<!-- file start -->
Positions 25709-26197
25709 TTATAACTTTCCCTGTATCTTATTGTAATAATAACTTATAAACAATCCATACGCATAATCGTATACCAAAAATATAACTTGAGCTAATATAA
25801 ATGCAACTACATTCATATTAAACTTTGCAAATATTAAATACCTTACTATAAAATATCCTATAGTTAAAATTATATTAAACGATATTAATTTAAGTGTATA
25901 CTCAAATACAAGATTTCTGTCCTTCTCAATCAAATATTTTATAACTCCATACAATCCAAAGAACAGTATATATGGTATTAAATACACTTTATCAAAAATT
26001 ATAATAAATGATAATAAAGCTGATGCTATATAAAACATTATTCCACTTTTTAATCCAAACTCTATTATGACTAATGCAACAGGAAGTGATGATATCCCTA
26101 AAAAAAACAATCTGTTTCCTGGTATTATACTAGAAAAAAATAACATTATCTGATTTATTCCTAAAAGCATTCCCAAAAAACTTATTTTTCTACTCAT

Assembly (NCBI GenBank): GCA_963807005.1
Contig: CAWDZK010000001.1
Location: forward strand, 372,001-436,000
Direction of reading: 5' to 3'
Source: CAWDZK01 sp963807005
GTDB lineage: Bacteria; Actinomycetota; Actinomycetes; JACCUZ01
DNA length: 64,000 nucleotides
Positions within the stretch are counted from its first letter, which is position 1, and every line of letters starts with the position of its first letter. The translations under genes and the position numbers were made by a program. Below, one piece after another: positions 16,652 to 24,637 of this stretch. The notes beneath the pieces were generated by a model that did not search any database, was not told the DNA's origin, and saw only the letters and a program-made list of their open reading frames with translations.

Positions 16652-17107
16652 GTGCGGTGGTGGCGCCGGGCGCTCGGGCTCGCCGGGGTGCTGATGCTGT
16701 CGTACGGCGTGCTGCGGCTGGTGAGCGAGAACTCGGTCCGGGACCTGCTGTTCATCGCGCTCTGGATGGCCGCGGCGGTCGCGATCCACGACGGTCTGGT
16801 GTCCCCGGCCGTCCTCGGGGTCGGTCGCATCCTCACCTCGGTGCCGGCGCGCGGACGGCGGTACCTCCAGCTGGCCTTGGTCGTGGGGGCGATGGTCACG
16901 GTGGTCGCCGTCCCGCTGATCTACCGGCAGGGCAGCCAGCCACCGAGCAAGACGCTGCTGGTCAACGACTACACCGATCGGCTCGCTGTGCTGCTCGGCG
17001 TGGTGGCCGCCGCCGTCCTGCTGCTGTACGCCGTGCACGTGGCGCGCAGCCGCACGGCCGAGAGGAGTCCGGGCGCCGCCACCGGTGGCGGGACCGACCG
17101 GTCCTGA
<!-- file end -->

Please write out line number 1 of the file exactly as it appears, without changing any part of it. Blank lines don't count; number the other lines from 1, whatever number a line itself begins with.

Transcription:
Positions 25709-26197